Hearing loss is a common source of disability that can lead to poor speech perception and an increased reliance on lip-reading. Hearing loss has negative consequences on the ease and effectiveness of patient-provider communication and affects the degree to which patients have the capacity to obtain, process, and understand information needed to ensure positive health outcomes.
The required use of face masks during the COVID-19 pandemic has eliminated visual access to facial information needed to complement suboptimal hearing in older patients. Face coverings also result in muffled, softer speech. With heightened anxiety around COVID-19, this added barrier to communication is likely affecting patient experience and the quality of patient-provider communication. The resulting impact on health literacy can lead to adverse health outcomes, particularly in older patients.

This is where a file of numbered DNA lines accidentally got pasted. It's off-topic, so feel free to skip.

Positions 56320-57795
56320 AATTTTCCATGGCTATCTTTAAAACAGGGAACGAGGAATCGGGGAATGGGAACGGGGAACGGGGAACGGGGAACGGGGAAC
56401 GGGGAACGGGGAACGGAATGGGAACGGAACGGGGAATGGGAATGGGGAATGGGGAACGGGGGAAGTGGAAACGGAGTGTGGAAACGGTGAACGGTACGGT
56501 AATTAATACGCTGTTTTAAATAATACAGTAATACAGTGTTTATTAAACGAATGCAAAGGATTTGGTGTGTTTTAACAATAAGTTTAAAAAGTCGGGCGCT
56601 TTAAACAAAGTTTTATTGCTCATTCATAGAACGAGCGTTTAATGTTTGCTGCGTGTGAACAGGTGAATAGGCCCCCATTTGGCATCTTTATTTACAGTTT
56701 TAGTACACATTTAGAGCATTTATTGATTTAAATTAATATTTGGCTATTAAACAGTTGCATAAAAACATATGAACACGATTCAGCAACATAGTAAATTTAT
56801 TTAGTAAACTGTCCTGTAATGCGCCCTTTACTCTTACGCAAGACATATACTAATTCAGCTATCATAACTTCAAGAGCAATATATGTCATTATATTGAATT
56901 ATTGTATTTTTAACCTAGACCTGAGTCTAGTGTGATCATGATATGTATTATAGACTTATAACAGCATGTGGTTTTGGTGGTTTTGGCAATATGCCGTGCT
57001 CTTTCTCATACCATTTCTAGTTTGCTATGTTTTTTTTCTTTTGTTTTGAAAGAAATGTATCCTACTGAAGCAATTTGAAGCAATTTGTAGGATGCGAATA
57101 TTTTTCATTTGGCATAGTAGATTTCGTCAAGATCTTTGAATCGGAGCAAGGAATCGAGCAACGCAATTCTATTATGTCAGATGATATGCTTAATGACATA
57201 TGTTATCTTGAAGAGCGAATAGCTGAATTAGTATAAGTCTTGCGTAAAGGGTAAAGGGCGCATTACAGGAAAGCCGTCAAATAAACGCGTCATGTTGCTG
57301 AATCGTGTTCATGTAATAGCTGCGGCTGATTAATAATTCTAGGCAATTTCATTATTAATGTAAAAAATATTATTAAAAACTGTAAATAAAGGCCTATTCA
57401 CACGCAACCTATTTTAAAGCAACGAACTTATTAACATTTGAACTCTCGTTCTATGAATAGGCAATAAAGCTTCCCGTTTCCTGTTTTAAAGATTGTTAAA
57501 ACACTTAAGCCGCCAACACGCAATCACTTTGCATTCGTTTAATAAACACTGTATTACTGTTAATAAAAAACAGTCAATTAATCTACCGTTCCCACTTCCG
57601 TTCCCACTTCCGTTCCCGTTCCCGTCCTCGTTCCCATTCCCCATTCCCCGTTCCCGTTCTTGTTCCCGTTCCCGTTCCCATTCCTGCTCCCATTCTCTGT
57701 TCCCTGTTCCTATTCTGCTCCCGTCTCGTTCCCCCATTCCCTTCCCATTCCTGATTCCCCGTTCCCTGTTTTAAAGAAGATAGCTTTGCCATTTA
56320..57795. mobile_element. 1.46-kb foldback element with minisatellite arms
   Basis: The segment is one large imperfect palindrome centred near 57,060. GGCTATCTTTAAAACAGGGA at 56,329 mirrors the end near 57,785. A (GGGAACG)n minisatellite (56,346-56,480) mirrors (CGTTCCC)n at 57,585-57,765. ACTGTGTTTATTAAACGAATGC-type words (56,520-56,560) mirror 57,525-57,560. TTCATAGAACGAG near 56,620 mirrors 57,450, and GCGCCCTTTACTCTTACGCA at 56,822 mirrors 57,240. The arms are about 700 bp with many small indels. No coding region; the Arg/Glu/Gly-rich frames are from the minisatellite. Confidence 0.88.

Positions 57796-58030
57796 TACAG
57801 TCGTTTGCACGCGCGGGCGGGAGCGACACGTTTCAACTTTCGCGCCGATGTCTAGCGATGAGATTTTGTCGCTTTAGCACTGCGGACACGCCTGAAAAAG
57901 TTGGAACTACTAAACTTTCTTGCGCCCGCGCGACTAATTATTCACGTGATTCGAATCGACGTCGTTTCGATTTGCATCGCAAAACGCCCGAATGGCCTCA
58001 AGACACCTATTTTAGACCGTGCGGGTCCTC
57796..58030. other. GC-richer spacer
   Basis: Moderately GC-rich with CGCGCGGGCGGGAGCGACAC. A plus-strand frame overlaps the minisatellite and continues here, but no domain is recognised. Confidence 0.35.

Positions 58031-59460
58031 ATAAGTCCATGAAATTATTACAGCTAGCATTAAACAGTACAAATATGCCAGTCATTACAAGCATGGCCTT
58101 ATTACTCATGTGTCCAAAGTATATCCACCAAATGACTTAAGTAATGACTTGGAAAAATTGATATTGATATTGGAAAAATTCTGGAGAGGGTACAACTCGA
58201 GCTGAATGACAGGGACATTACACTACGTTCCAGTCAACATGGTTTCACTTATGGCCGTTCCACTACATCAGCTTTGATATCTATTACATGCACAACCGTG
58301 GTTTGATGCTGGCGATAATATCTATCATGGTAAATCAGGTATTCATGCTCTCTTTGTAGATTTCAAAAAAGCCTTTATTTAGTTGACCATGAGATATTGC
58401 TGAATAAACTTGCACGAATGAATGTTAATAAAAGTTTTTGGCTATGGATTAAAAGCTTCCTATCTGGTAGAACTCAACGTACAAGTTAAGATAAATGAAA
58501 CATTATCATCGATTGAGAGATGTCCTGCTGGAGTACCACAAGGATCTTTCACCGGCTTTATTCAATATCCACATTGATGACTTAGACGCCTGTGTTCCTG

Kristal Riska, AuD, PhD, Assistant Professor of Head and Neck Surgery & Communication Sciences, and Howard Francis, MD, MBA, Chair of the Department of Head and Neck Surgery & Communication Sciences, are team leads on a research project to evaluate the impact of mandatory face mask use by providers, clinical staff and patients on communication and health outcomes in the outpatient setting. The team will focus on patients aged 60 or older, as this population has a higher risk of the effects of hearing loss compared to younger patients.
Read more about the study:
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